“It will be nothing short of disastrous for Cuba if that program came to an end,” Bryan said.
Risa Grais-Targow, an analyst for the Eurasia Group, a consultancy, noted that “all of the partners (in Petrocaribe) are probably very nervous” but “it’s not like you’re going to wake up tomorrow and not have free oil.”
Still, leaders around the Caribbean lamented the demise of a crucial patron.
“I have lost a colleague, a father, a brother, a friend,” Roosevelt Skerrit, the prime minister of the island nation of Dominica, told his nation in an address.
Dominican Republic President Danilo Medina tweeted that Chavez was “a warm and supportive friend of our country.”
Indeed he was. The nation gets at least 30,000 barrels of crude a day under the Petrocaribe program, and it’s run up a $3 billion debt to Venezuela. The soft terms have helped keep its currency stable.
While Chavez failed to attain a dream of a nationalistic and united Latin America with a distinctly anti-U.S. hue, he made sure that Venezuela’s oil wealth was felt through the 10-member bloc he spearheaded, the Bolivarian Alliance for the Peoples of Our Americas, and with targeted trade to such countries as Argentina and Brazil.
Brazilian President Dilma Rousseff and her predecessor, Luiz Inacio Lula da Silva, maintained strong ties to Chavez, although the relationship was in large part about commerce. Rousseff played a fundamental role in approving Venezuela’s entry into the Mercosur trade bloc last year in a last-minute decision after Paraguay’s suspension allowed such a vote to take place.
In 1999, Brazilian exports to Venezuela were a mere $537 million, but they shot up to $5.1 billion by last year, according to the country’s ministry of trade and development. Venezuelan sales to Brazil barely changed at all during that some period – $974 million in 1999, compared with $997 million in 2012.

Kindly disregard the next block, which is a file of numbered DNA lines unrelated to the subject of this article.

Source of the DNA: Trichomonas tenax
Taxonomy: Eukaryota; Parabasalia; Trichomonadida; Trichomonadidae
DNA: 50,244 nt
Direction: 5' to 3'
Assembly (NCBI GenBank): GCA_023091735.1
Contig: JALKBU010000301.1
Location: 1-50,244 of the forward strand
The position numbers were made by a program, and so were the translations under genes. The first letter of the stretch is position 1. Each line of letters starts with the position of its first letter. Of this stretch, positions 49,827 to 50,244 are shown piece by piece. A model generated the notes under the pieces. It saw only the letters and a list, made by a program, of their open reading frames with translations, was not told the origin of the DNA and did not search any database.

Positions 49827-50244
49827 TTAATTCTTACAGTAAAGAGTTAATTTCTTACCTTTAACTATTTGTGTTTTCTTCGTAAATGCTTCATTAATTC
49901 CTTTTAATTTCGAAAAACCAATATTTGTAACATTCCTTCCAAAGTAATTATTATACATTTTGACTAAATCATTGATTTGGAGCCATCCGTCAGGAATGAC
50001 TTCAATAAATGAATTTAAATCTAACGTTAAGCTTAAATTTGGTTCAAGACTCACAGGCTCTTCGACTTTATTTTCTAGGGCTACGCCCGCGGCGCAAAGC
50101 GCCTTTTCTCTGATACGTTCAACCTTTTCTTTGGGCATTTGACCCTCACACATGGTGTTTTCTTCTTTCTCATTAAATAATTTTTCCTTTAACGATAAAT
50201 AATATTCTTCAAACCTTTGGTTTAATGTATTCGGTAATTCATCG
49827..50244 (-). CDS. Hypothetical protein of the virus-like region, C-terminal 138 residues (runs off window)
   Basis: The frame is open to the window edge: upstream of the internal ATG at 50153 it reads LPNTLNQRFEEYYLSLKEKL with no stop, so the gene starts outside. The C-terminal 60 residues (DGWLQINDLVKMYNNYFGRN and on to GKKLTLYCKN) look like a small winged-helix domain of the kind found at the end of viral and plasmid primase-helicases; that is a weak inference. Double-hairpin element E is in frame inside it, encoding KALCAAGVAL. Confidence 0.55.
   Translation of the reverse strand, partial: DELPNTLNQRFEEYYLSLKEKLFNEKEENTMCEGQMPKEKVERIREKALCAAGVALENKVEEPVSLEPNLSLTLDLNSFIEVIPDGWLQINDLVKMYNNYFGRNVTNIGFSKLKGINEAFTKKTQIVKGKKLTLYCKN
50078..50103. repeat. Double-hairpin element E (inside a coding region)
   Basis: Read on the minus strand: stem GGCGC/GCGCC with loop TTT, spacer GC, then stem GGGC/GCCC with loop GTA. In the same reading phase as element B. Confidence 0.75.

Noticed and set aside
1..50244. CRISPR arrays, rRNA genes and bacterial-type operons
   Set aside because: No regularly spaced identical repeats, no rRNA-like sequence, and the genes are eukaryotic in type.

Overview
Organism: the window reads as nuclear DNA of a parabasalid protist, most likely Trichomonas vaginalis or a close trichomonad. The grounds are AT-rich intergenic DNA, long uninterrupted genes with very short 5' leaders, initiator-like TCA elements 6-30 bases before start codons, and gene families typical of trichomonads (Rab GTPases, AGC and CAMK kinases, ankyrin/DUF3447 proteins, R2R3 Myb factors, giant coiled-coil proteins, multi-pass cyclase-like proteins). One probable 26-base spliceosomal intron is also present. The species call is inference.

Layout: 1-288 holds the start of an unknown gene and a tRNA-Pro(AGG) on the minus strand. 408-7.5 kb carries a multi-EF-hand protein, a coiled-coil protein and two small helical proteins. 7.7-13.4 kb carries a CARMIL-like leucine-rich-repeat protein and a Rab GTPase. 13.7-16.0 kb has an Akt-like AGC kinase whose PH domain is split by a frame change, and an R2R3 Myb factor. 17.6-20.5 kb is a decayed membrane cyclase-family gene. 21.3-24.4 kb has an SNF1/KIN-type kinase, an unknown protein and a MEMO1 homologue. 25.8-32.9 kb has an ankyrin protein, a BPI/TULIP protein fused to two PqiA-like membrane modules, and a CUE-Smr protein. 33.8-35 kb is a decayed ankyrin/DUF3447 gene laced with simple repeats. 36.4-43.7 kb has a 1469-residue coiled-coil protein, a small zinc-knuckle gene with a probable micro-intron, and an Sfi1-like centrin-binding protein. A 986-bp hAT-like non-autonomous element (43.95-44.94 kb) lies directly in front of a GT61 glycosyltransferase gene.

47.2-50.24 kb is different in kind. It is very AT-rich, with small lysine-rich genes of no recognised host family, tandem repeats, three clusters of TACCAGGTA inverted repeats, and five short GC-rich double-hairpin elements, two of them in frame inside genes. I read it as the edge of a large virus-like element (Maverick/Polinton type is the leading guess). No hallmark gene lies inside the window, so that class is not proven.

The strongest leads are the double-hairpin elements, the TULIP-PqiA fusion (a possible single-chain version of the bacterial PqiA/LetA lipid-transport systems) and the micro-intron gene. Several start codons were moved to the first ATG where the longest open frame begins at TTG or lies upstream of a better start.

Brazilian conglomerates benefited. Steel company Gerdau bought a Venezuelan steel company in 2007. Its chief executive said at the time that he had little fear of Chavez’s nationalizations affecting him.
In fact, Chavez gave preferential treatment to Brazilian businesses. In 2009, just after nationalizing the Argentine company Sidor, part of the Techint group, Chavez said, “We are in a phase of nationalizing companies, except for Brazilian ones.”
In 2008, just after Ecuador had kicked out the Brazilian construction firm Odebrecht, Chavez offered his endorsement at a meeting in Manaus, Brazil, with the presidents of Brazil, Ecuador and Bolivia.
“In Venezuela, this company is behaving very well,” he said, recalling that Odebrecht hadn’t participated in a 2002 work stoppage that shut down Venezuela.
Odebrecht’s projects in Venezuela include constructing part of the subway system in Caracas. It also donated money for a book on Simon Bolivar for Chavez to distribute.
Argentina’s companies also gained from Chavez’s so-called Latin America integration. Exports to Venezuela grew from $247.2 million in 1999 to $2.2 billion in 2012, according to the Buenos Aires consultancy Abeceb. As in Brazil, Venezuelans gained little: Argentina imported $79.3 million from Venezuela in 1999 but just $24.9 million last year.
Argentine agricultural companies provided the majority of exports as they expanded in Venezuela during Chavez’s era.